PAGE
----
MoneyWeek book review: 27 October 2023

The latest book reviews and news from the expert team here at MoneyWeek.

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Each edition MoneyWeek takes a look at the books that are hitting the top of the finance and business charts.

Book of the Week: Elon Musk, £14

Elon Musk, £14
Walter Isaacson

With the possible exception of Donald Trump, there is no more divisive figure in the Western world than Elon Musk

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To some, he is the business leader of our generation, a visionary with his sights set on solving some of humanity’s biggest problems. His critics see him as a dangerous gadfly, who is putting democracy (he is the boss of X, the social media site formerly known as Twitter) and even the survival of humanity itself (he has launched an artificial intelligence start-up) at risk. Others think that both views are nothing more than the product of Musk’s unsurpassed talent for self-promotion. 

Walter Isaacson’s biography is an attempt to unravel the truth. The book is divided into no less than 95 short chapters. These begin with his family and childhood and time as a student, then take us through his early career in Silicon Valley, where he had his first early success with the online directory Zip and then web-based payments service PayPal. He was removed as CEO from the latter but still walked away with $175m. 

The book then looks in detail at how Musk set up electric-car maker Tesla and rocketry company SpaceX, both of which came close to failure at several points, but have since revolutionised their industries. Interspersed with these entrepreneurial ventures is an account of Musk’s personal life, and the final third of the book takes us through a series of episodes over the past few years, including Musk’s controversial takeover of Twitter.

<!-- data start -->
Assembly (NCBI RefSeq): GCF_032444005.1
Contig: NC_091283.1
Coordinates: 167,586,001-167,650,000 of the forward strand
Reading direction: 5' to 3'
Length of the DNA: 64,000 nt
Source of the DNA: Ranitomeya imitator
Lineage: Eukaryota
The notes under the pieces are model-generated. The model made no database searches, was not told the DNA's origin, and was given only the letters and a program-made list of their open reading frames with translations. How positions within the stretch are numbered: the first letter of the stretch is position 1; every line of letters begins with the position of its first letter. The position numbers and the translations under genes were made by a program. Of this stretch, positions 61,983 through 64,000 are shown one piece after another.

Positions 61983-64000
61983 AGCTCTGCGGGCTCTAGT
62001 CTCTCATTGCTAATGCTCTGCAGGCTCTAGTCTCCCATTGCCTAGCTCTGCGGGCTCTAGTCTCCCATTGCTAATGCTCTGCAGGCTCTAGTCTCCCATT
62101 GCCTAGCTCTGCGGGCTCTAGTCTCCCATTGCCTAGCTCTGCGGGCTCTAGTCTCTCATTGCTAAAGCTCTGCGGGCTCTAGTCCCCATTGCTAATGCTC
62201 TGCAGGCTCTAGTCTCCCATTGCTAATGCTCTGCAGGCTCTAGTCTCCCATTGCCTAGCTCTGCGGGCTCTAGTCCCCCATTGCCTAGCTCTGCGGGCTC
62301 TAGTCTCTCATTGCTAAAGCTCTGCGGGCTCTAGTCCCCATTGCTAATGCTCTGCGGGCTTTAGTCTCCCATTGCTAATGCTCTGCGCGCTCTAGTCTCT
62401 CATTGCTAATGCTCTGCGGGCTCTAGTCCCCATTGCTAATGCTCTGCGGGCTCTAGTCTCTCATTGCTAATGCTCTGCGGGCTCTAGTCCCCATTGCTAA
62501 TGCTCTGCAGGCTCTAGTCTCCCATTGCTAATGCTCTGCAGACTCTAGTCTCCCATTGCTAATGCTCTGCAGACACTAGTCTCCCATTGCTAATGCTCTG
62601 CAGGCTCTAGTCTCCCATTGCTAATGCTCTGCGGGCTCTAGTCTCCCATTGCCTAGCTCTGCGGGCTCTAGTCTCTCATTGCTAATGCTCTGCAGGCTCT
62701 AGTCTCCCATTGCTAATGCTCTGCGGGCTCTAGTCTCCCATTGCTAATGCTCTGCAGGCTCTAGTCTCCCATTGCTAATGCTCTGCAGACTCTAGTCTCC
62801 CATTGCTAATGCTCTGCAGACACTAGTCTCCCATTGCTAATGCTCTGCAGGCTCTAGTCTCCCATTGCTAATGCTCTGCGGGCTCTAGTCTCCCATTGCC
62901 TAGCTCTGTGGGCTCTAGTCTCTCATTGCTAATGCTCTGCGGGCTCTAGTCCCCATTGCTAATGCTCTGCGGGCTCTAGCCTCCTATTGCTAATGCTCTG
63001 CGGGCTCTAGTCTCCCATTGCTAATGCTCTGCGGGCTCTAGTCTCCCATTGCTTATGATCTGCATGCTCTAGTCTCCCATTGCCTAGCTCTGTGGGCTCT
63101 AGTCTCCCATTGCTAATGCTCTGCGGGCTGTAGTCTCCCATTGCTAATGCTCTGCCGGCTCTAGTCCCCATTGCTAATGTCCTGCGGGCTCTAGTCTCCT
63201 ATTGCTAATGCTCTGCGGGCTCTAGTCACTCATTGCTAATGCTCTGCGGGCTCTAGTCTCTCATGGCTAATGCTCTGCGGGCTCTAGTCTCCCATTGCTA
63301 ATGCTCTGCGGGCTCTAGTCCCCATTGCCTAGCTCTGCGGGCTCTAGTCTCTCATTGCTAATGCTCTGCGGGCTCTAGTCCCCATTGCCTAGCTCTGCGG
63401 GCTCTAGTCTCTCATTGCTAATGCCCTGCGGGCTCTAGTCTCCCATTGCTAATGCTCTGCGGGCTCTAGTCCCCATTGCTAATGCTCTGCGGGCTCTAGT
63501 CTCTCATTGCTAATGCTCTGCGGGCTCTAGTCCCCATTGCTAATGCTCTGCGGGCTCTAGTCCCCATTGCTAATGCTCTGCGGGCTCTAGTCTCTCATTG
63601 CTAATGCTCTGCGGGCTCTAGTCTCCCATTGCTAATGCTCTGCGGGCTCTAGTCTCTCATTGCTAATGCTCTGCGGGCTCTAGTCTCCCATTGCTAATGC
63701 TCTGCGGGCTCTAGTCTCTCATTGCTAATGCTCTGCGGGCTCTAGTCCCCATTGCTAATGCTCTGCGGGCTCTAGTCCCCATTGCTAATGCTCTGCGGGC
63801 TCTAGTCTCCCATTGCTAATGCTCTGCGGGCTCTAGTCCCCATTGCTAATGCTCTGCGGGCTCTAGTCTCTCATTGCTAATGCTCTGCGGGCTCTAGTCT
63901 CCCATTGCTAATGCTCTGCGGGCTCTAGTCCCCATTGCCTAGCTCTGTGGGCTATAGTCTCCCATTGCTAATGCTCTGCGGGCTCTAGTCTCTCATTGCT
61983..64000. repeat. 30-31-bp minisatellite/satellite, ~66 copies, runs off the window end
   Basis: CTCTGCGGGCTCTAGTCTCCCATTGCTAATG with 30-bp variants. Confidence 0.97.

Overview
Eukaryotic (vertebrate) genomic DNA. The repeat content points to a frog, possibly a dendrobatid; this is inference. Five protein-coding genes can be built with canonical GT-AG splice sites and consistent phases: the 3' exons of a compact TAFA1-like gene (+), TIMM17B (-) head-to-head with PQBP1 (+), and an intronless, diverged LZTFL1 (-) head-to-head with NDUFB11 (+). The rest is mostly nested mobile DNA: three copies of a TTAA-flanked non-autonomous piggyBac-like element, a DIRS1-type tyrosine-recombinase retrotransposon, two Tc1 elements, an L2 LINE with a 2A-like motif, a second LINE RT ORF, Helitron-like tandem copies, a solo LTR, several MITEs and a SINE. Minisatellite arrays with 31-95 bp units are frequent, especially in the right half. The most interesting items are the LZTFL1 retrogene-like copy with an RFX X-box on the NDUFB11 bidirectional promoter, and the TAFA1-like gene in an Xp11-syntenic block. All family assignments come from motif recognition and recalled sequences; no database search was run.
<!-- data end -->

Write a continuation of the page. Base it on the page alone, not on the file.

Musk allowed Isaacson to follow him around for two years as he went about his business and this may be a factor in why the author generally comes down on the side of those who see Musk as a hero rather than a villain. This access has, however, been balanced by extensive research, including interviews with those who feel much less positively about his subject. Neither does Isaacson hold back from discussing the less appealing aspects of Musk’s personality, including his often-troubled relationships with his family, employees and investors. 

The picture of Musk we end up with from the book is of an impulsive and hyperactive man with a distaste for social norms and even rules and regulations. Yet at the same time, we see that these personality traits, combined with a hard-riding management style, have produced incredible results. Isaacson’s account of Musk’s engineering philosophy, which involves stripping out as many stages and components as possible and only adding them back in if they prove to be needed, is also required reading. Whether you’re a Musk fan or a Musk sceptic, this is a well-written biography that will make you think twice about the man with a mission to get to Mars.

The Crypto Handbook

The Crypto Handbook: The Ultimate Guide to Understanding and Investing in DIGITAL ASSETS, WEB3, the METAVERSE and More, £24
Sam Volkering

The cryptocurrency revolution began in 2009 with the launch of Bitcoin. It’s been quite a journey in the 15 years since then. The digital tokens, once confined to the fringes of the internet and a cult “alternative” investment, are now on the brink of going mainstream as central banks around the world scramble to launch their own. The price of bitcoin is now displayed on TV news shows alongside the value of stock markets. 

The opening section of this book gives a basic overview, starting with digital currencies and then moving on to more recent innovations, such as the metaverse, non-fungible tokens (NFTs) and Web3. The middle part looks at the practical aspects of investing, with some tips on how to build a portfolio of digital currencies. The final third consists of interviews with various figures in the sector, including a section where Volkering answers some frequently asked questions.